She reveals that she has found true happiness in her new job as a toymaker. Watanabe, through serious contemplation, has an epiphany and comes to the realization that he needs to do something that he both loves and believes will make a difference in the world after he passes. This marks the turning point in Watanabe’s life.
Remembering how locals have been begging for the construction of a new children’s park, Watanabe uses his bureaucratic position to lobby for the new park plan. He demonstrates remarkable passion to see the project succeed, and lets nothing, not even the constant dismissals from the higher-ups, stand in his way.
“I can’t afford to hate people,” Watanabe says. “I haven’t got that kind of time.”
His enthusiasm and dedication sees his envisioned park come to life. Watanabe spends his last moments sitting on a swing in the middle of a snowy night, happily singing with lively content and, finally, a sense of fulfillment. Though he isn’t given the respect he so richly deserves after his passing, his vigor lives on as the film closes on children having fun in the park he built, laughing and playing with each other without a care in the world. This is Watanabe’s legacy.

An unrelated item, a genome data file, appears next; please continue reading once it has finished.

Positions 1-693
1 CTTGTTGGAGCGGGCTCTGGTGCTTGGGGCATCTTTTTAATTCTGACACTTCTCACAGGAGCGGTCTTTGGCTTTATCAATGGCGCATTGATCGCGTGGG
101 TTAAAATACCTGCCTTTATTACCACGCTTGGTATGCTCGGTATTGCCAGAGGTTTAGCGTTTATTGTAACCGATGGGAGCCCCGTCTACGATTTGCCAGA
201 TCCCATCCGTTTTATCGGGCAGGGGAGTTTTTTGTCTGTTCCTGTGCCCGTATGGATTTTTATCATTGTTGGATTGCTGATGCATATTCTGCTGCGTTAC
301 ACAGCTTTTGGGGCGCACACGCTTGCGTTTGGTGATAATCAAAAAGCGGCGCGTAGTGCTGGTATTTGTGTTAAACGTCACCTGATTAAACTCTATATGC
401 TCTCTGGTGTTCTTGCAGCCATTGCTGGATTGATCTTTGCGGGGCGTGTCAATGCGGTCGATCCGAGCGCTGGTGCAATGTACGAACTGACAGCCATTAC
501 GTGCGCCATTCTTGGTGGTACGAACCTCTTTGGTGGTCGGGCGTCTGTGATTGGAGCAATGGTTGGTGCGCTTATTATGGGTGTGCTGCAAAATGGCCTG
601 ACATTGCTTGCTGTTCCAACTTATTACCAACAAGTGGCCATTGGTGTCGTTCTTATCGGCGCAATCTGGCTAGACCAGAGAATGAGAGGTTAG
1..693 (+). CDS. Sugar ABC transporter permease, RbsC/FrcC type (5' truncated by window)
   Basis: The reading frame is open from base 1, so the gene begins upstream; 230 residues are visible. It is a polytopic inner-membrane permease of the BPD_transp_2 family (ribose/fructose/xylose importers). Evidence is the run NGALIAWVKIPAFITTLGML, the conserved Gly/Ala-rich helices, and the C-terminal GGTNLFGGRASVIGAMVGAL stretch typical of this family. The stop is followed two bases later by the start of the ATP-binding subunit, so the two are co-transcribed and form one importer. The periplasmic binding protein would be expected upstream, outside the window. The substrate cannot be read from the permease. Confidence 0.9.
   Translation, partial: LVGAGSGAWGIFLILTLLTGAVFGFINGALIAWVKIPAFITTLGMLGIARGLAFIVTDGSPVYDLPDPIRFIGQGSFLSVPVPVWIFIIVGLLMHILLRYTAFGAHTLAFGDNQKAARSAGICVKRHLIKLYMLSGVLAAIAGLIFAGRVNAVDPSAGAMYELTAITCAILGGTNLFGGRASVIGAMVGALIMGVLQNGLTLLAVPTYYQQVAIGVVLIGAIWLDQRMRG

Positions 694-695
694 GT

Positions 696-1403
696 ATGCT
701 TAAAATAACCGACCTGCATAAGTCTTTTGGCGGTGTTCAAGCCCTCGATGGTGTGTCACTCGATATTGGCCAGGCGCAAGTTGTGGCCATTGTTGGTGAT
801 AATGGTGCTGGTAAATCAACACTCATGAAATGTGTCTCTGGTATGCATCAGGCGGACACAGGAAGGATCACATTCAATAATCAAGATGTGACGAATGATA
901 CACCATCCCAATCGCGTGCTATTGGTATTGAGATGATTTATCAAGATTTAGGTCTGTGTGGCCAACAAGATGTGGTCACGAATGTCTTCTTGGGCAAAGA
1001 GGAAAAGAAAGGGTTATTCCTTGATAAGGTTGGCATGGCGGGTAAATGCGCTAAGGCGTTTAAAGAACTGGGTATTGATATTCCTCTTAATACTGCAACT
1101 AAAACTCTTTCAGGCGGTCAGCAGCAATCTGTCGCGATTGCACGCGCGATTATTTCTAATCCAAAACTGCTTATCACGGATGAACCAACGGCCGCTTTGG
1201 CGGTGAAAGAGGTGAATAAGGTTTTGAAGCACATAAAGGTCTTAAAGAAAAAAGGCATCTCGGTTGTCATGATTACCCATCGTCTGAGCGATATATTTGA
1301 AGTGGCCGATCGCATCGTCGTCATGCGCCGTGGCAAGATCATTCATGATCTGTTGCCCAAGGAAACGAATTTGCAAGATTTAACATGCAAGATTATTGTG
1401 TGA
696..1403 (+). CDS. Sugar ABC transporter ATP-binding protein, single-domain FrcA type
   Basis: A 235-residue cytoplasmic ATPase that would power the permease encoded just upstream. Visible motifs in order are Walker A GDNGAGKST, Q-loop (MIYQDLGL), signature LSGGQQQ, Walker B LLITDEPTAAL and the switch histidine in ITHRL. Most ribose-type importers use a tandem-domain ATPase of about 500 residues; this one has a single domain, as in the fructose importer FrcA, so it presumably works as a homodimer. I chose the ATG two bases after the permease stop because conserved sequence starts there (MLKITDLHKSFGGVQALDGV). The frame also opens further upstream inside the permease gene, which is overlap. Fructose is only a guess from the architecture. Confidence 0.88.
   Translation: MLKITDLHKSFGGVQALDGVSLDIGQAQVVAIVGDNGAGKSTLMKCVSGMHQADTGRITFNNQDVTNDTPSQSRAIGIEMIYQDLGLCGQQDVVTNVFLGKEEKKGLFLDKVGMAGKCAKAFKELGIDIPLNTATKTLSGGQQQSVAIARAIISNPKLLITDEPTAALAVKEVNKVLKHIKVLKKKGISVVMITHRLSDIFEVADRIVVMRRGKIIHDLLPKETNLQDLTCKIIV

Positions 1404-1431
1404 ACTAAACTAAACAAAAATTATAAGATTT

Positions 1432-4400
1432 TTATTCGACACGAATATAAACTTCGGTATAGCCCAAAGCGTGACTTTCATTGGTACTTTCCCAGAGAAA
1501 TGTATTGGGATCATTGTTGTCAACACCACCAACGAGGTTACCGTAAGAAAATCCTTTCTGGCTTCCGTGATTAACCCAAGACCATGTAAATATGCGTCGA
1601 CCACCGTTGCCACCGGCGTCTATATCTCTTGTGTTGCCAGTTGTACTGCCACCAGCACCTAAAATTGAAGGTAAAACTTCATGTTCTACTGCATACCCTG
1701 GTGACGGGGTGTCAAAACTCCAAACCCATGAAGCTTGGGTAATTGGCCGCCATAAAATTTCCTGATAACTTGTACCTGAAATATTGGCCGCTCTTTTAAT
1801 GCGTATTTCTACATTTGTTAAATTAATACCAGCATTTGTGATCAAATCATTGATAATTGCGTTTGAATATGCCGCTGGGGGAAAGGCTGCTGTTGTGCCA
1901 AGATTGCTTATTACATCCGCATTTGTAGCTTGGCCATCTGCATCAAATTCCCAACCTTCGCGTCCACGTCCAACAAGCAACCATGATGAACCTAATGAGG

Kanji Watanabe’s tale of self-discovery and purpose is incredibly entrancing and touches the soul. Unlike in any other film, the viewer goes on an intimate journey with the protagonist as he unravels what gives life purpose and how he can make his own life meaningful to him and to others. Scene after scene, poignant storytelling and passionate craftsmanship are present with love, attention and care put into each character, and an overarching message of making the most of the time you’re given. Akira Kurosawa’s “Ikiru” is not just his finest film — it is also his greatest masterpiece.